World War I then became a decisive turning point in the history of the Vietnamese revolution. By the 1920s, younger, more militant patriots, inspired by the likes of Lenin, Bakunin, and Sun Yatsen, and imbued with the growing spirit of anti-colonialism, were moving to the forefront of the resistance, led by a young Annamite born in 1890 who was variously called Nguyen Sinh Cung, Nguyen Tat Thanh, and Nguyen Ai Quoc, but who would become known to the world as Ho Chi Minh. As a young boy, so the legend goes, he sat at the feet of Phan Boi Chau and listened to his nationalist poetry; he heard his father, a civil servant, attack the French administration and refuse to learn its language, thereby getting fired from his job, although the French made up charges of drunkenness and embezzlement to justify the dismissal; and he saw his neighbors in Nghe An, in Annam, forced to do corvée labor.
So Ho turned even further to the left, befriending Chinese Communists like Zhou Enlai and Liu Shaoqui, joining the Parti Communiste Français and the Comintern, and making his first trip to the Soviet Union, where he wrote articles using the name Nguyen O Phap, or “Nguyen the anti- French.” In Moscow, the Comintern appointed Ho to organize the “League of East Asian Oppressed Peoples” in Guangdong, China, the center of the Vietnamese resistance in Asia.
The Rise of Ho Chi Minh
As Ho’s major biographer, Jean Lacouture, described it, while in China Ho “began a practical course in political philosophy and behaved in general in the manner of a secular saint, chopping wood, stopping the barber from beating his wife . . . and feeding the little boy; he played a role that was part Buddha and part Lenin-in-Finland.”
As a consequence of his time in Guangdong, Ho also began developing contacts with many other Vietnamese Leftists who would help him make the Revolution, including Ho Tung Mau, Le Hong Phong, Le Hong Son, and, especially, Pham Van Dong, Truong Chinh, and, later, Vo Nguyen Giap. In February 1930, many of them formally established the Indochinese Communist Party [ICP, or the “Dang Cong San Dong Duon.”].
With an appeal to both “the oppressed colonies and the exploited working class,” the ICP stressed nationalist objectives such as ousting the French and establishing Vietnamese independence, along with Communist goals like land redistribution, while also promising civil rights, public education, and equality between men and women.
From the 1930s forward, Ho and the Party would often have to respond to pressures for action from below as well, and that was the case in 1930 and 1931, as workers, protesting the dire impact of the world depression on their wages and prices, spontaneously staged strikes at cement factories, rubber plantations, and textile mills, while also organizing work stoppages and demonstrations at various sites in Tonkin and Annam on 1 May, International Labor Day. The most serious actions took place in Ho’s home region of Nghe Tinh, in northern Annam. Peasants and workers there had established “soviets” to guide the protests and, in some cases, had unseated the local administration, reduced rents, and redistributed land, all without any centralized control from the ICP.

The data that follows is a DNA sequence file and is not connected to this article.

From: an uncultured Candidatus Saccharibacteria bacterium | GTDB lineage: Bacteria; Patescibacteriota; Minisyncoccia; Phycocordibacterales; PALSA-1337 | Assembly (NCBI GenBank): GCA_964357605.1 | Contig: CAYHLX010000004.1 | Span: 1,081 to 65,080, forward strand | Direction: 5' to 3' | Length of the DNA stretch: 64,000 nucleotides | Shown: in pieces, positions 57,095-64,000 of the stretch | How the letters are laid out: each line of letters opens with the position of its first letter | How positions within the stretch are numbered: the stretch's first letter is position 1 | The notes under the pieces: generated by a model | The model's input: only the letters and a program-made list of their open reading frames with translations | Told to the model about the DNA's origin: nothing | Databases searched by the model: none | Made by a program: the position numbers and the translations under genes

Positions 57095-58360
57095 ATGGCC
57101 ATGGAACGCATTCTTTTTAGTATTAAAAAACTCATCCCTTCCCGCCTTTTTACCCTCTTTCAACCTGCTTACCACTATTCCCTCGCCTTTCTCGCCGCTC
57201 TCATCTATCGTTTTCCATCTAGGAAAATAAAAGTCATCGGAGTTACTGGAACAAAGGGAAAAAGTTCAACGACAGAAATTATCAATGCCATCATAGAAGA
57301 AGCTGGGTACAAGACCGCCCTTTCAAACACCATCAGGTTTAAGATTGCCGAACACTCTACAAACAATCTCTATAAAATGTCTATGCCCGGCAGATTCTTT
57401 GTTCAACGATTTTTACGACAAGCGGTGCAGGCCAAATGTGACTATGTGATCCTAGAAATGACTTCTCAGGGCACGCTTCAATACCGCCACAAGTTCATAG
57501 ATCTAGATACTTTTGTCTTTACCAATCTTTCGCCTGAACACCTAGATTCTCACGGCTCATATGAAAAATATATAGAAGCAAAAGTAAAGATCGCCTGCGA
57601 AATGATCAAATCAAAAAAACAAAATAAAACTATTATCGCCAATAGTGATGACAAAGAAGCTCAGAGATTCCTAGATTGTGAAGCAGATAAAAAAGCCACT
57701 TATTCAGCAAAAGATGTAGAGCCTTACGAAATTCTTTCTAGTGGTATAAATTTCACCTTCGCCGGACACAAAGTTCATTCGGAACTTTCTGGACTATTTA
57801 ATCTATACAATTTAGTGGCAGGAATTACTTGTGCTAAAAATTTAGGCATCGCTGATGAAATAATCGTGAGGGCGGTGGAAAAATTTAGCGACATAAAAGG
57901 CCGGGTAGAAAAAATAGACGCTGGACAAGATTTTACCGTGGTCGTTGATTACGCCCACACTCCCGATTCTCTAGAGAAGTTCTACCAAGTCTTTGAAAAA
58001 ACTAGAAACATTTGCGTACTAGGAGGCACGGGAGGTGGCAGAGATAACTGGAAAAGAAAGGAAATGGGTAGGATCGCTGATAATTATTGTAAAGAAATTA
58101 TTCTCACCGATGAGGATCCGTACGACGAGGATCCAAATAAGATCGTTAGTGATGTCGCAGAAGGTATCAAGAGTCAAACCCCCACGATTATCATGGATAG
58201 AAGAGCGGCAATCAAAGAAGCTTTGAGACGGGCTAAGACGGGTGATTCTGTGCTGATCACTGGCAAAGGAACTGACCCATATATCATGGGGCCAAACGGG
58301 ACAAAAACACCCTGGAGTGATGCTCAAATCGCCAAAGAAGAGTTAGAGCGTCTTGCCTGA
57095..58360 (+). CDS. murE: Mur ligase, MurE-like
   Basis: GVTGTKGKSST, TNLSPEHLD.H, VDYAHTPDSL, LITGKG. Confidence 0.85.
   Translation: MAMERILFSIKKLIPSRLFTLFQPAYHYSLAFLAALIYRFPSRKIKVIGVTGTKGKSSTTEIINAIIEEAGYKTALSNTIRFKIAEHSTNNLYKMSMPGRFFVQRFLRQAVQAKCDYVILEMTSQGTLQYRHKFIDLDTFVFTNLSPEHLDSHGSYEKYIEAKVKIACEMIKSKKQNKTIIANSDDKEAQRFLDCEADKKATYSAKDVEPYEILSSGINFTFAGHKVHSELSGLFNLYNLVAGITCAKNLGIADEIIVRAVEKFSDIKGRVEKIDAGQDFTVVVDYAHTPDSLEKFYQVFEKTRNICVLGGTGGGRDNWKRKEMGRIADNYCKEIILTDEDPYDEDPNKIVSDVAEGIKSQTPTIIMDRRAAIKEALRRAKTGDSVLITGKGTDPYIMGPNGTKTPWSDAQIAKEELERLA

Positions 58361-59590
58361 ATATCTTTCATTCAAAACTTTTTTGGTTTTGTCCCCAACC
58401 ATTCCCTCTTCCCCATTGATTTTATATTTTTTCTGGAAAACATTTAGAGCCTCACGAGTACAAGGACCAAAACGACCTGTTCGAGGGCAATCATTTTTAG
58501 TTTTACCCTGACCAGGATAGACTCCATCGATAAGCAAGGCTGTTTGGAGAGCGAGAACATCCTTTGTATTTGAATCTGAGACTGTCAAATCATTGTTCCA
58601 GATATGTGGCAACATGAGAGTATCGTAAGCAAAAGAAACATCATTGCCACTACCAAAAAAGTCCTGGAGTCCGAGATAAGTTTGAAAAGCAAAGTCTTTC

Local police who collaborated with the French arrested over 1000 Vietnamese suspected of being Communists or taking part in the rebellions, executed over 80 protestors, and handed long prison sentences to over 400 others. The ICP estimated that, nationwide, over 2000 militants were killed and over 50,000 arrested, including Pham Van Dong, Truong Chinh, and Vo Nguyen Giap in Vietnam, and Ho in Hong Kong. Ho’s efforts to build up an organized and disciplined movement would have to begin from scratch.
Ho then spent the 1930s organizing from outside Vietnam, principally in China. Although criticized for his attempts to work with “class enemies,” he understood and emphasized as an overall organizing principle the one issue certain to appeal to all layers of Vietnamese society–land. Indeed, the Vietnamese struggle in the 1930s, and thereafter, revolved around the central issue of land ownership. French landholders and Vietnamese collaborators held vast tracts of the countryside.
In Cochinchina, for instance, just 6200 landlords owned over half the rice acreage, while another 60,000 owned about 40 percent. The remaining 4.5 million Vietnamese held little land or were tenants, with 60 percent of the rural population [approximately 2.7 million] altogether landless. In Tonkin, 2 percent of the landholders controlled nearly half of the rice lands, and tenants on those plantations had to pay their landlords between 40 and 60 of their crops as rent. Worse, these percentages were fixed amounts based on a “normal” year’s yield. If flood, drought, or other such problems occurred, rents could reach eighty percent or higher in real terms.
WW II and Vietnamese Sovereignty?
World War II was a major turning point in the Vietnamese struggle for national liberation and social revolution. As war broke out in Europe in the Fall of 1939, the situation in Vietnam for the resistance was, as always, precarious, and quite confusing as well. In Asia, the Japanese were trying to establish what they called the Greater East Asian Co-Prosperity Sphere, an alliance of Asian states under Japan’s control. Already brutally occupying China and Korea, Japan could be expected to expand throughout the continent. Thus Ho Chi Minh, along with Pham Van Dong and Vo Nguyen Giap, operating out of southern China, trained Chairman Jieng Jieshi’s troops in guerrilla warfare to use against the Japanese.